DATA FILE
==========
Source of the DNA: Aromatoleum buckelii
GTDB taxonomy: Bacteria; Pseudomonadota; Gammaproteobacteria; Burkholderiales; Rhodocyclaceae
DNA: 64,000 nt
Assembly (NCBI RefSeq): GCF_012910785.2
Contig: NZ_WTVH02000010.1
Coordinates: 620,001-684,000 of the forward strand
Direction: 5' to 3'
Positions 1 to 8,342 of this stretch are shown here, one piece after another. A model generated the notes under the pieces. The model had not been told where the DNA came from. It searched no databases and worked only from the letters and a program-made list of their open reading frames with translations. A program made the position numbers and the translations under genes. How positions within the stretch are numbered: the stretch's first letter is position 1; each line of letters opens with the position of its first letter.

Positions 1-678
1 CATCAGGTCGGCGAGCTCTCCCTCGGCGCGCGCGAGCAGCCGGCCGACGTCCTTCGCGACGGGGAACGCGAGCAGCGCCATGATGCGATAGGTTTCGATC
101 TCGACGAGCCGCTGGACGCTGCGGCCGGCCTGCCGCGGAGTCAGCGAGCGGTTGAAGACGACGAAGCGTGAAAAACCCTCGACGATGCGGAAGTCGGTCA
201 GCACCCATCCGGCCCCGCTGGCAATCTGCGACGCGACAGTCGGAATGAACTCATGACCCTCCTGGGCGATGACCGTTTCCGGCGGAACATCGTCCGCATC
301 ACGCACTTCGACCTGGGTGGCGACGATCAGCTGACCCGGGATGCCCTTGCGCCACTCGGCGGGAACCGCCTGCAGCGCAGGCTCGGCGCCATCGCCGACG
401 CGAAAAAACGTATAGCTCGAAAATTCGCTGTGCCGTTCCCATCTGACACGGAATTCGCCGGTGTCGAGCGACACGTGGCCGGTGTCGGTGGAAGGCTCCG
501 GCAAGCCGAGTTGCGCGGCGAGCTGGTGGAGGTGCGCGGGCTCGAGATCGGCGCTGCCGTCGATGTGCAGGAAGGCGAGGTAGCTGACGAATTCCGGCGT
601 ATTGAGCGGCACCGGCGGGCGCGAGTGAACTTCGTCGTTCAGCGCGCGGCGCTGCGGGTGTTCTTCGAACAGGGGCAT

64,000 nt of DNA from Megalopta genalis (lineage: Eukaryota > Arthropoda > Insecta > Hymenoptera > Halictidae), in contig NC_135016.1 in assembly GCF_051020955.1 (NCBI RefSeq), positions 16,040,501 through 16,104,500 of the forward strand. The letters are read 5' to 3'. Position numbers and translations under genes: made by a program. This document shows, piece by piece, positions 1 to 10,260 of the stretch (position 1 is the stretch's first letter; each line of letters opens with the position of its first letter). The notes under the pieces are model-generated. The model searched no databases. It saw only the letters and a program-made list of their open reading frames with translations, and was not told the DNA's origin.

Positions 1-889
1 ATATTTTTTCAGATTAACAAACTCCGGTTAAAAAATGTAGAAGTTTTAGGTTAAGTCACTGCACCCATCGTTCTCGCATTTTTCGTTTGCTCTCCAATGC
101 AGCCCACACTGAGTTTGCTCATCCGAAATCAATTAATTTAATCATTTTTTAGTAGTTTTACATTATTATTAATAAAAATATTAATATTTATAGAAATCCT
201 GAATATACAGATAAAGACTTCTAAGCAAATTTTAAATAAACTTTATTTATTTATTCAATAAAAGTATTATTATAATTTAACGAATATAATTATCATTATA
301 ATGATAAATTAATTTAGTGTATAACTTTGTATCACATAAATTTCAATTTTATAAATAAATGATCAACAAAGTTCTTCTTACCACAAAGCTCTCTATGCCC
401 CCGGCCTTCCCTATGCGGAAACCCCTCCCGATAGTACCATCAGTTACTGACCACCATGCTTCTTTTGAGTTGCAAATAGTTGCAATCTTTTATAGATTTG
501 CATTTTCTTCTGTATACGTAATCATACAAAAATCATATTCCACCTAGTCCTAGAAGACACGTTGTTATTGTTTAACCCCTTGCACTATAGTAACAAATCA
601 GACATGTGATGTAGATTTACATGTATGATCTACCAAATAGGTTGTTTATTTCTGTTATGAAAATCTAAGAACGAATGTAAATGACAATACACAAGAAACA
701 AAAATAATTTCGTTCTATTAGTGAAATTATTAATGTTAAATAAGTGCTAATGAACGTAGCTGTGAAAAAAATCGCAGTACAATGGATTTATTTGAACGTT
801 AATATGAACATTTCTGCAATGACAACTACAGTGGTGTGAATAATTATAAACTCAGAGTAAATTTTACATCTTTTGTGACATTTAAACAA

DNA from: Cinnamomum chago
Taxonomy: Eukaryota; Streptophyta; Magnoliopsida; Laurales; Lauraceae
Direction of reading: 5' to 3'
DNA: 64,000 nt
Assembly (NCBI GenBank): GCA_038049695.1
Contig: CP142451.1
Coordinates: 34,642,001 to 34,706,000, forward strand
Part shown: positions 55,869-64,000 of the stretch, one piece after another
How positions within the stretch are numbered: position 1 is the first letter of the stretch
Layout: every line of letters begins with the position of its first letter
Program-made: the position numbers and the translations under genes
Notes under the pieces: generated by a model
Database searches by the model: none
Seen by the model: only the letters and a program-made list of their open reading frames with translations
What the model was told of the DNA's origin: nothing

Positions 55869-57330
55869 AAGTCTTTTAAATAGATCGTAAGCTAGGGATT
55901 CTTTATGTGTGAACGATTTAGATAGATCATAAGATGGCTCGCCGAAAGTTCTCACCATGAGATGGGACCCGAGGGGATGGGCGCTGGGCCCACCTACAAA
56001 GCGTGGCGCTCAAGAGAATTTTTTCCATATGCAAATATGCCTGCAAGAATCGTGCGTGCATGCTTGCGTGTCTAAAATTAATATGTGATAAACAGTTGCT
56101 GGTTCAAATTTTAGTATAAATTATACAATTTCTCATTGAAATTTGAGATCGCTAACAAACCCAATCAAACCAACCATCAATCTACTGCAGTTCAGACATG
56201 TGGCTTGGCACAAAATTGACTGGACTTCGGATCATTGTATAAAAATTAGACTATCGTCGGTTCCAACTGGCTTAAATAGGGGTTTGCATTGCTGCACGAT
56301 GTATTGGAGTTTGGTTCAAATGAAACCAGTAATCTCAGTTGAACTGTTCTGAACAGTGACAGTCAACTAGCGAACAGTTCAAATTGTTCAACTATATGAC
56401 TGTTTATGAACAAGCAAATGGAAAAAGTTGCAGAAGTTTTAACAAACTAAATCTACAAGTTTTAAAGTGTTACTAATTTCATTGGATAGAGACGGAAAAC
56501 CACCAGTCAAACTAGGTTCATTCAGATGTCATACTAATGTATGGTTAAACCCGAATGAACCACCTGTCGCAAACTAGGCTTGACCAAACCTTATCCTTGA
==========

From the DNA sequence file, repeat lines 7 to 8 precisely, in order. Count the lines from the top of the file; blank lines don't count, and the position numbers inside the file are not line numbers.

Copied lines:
Direction: 5' to 3'
Positions 1 to 8,342 of this stretch are shown here, one piece after another. A model generated the notes under the pieces. The model had not been told where the DNA came from. It searched no databases and worked only from the letters and a program-made list of their open reading frames with translations. A program made the position numbers and the translations under genes. How positions within the stretch are numbered: the stretch's first letter is position 1; each line of letters opens with the position of its first letter.